Many years ago I rescued two little ragamuffin kittens who I fell instantly and totally in love with.
When they had reached an appropriate age, I made appointments with a local veterinarian to have them spayed and front-declawed. It was what I knew to have done to cats, as my parents had these procedures done to all of our kitties growing up. It never occurred to me to not declaw my girls, and my vet at the time never said a word to me about the surgery or what it entailed.
Soon afterwards, when I started school to become a veterinary technician, I learned the awful truth regarding the declaw procedure. I think I apologized to my girls every day for the rest of their long lives for having inflicted that needless pain, fear, and suffering on them without question.
During the 20+ years I worked as a vet tech in local small animal hospitals, I reluctantly assisted in hundreds of declaws. As much as I hated the procedure, it was part of my job description to assist surgeries, and I never did find a way to get out of it. Most were front-paw declaws, but many involved declawing all four paws. The worst were the four-paw declaws paired with a spay, all done during the same surgery.
When scheduling these declaw surgeries, I never once heard a vet actually explain to a client just what is involved with the surgery. One vet calmed a worried client’s fears by telling her that the toes involved “aren’t weight-bearing” so the surgery was really no big affair, that Fluffy would be up and running around in no time.
At no time did I ever hear the declaw surgery described as the amputations that they are- that the bones are severed at those first knuckles, essentially cutting off the first sections of each toe. I never once heard a vet describe the pain or fear involved, both of which are abundant. There was no mention of the fact that after the brutal surgery, the cats- mostly kittens, were kept overnight in cages in complete darkness, with no overnight staff at the facility.
Too many times we would return to the hospital the following morning to find a freshly declawed kitten had gotten one or more of the tightly-bound bandages off those feet and had bled out all over the inside of the cold metal cage, only to have the attending veterinarian wrestle the painful kitten to a table to re-bandage those raw, open toes. Most did not sedate the kittens for re-bandages. I’ll never forget the plaintive cries.
The worst case I saw was a couple who brought their kitten in to be four-paw declawed and spayed, all at the same time. Some vets won’t do all those surgeries at once, but the vet I was working with at the time had no qualms about it. I believe he was not fond of cats in general.
The afternoon following the surgery, the kitten was sent home. She was obviously still in pain and did not want to dig in that gravelly litter box with those freshly amputated toes. When she urinated in a spot outside the litter box, the couple brought her back to have the vet address her unacceptable behavior. The kitten was a terrified mess- I was quite sure the husband had hit/beat the kitten for her transgressions as he didn’t seem to like her much from the start and was very angry about this new behavior.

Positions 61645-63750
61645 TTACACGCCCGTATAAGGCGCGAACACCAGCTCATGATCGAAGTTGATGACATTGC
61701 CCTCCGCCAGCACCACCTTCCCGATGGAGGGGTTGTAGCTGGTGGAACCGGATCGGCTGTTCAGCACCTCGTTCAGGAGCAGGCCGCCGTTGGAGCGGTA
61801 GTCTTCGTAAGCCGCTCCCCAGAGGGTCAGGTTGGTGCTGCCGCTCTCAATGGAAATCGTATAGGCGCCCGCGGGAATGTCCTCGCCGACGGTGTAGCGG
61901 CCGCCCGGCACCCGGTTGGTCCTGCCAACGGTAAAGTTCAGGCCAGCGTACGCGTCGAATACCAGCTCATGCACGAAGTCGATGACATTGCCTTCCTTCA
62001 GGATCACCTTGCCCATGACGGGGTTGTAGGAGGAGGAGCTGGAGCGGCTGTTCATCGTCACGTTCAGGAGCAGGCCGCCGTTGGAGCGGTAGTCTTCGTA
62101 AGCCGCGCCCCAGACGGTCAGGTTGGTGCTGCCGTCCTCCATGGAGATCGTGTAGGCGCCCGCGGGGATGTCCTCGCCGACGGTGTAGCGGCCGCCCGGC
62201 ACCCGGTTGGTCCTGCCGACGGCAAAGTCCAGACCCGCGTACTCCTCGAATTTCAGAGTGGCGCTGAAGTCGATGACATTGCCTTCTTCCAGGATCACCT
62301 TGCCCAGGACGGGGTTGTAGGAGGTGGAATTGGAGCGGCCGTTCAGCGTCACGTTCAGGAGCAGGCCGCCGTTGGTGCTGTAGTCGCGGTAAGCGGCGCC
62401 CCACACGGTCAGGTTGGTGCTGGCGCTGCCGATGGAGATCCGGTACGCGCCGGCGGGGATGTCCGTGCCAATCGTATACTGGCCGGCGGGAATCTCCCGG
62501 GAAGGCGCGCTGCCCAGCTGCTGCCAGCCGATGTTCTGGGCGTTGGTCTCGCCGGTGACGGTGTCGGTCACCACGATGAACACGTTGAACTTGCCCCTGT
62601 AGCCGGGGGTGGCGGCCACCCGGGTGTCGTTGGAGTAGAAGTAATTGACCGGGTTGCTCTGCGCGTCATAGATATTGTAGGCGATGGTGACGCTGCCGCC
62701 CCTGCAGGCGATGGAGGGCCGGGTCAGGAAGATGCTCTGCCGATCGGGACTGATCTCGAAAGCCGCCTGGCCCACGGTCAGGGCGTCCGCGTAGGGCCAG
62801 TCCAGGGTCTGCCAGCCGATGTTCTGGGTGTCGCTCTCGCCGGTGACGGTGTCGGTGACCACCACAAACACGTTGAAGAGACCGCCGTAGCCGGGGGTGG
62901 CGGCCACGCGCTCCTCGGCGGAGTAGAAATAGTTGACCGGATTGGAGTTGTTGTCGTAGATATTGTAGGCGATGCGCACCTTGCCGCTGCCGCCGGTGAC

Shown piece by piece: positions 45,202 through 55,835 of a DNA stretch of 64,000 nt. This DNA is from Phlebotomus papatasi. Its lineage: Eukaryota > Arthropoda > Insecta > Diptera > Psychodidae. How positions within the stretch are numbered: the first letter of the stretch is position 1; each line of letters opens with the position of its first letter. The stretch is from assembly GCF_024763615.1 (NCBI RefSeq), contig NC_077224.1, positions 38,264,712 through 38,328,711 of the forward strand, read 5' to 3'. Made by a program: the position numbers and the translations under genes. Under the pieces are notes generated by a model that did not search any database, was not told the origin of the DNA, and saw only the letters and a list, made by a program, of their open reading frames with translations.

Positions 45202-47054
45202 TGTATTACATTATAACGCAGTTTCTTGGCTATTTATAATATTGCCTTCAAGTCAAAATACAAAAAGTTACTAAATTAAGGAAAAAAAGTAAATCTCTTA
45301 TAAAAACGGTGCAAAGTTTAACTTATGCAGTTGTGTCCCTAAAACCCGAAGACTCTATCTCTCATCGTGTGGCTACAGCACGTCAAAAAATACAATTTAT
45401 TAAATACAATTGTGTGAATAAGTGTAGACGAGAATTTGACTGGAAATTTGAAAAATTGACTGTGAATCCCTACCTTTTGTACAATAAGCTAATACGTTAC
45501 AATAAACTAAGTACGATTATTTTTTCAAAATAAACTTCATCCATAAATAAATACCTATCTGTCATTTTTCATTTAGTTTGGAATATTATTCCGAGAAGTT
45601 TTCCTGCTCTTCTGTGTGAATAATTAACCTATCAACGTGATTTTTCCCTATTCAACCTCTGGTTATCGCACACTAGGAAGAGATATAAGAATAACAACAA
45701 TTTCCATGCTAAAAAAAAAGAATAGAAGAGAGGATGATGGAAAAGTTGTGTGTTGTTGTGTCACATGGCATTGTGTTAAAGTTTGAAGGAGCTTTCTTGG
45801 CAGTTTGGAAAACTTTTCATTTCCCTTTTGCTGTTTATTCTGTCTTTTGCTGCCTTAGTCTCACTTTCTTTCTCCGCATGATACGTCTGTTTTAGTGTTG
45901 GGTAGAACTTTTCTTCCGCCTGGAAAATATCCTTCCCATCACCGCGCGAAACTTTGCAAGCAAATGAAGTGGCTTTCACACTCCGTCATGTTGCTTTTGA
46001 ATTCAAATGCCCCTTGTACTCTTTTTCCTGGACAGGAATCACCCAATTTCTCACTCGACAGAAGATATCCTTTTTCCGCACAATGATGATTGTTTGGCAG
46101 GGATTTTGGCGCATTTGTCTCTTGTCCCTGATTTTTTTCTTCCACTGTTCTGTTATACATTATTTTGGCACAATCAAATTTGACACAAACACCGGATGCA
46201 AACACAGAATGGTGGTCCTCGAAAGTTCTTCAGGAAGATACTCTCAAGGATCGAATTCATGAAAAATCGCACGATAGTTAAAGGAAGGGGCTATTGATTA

The veterinarian never addressed the pain that kitten was experiencing as a factor in the inappropriate urination, but absurdly recommended we test her for a urinary tract infection. When the tests came through as negative for infection, which we all knew it would, the couple just wanted us to euthanize her.
The vet never mentioned the real reason for the kitten’s behavior, which was the horrible pain in her toes from that declaw surgery. He drew up the euthanasia solution and euthanized that sweet declawed kitten in a matter of minutes.
I cried for that kitten for weeks afterwards. I felt the pain, fear, and suffering every kitten and cat endured because of those declaw surgeries for the whole of my career.
I strongly encourage everyone considering declawing their cats/kittens to research the surgery itself as well as behavioral changes that may occur as a direct result of the declaw. Too many cats/kittens are being subjected to unnecessary pain and fear and for some, euthanasia. Do the research and explore the many other options available if you find yourselves considering this surgery.
I also highly recommend researching veterinarians when choosing one for your cat/kitten. Not all vets are fond of cats- many outright dislike them, but consider them part of the veterinary package when working in a small animal venue. Try to find a cats-only vet clinic, as you’re more likely to find a vet who genuinely loves your cat and will always do what’s best for her.
From a supporter.
Please sign my petitions to help end this inhumane and cruel procedure. http://citythekitty.org/my-petitions/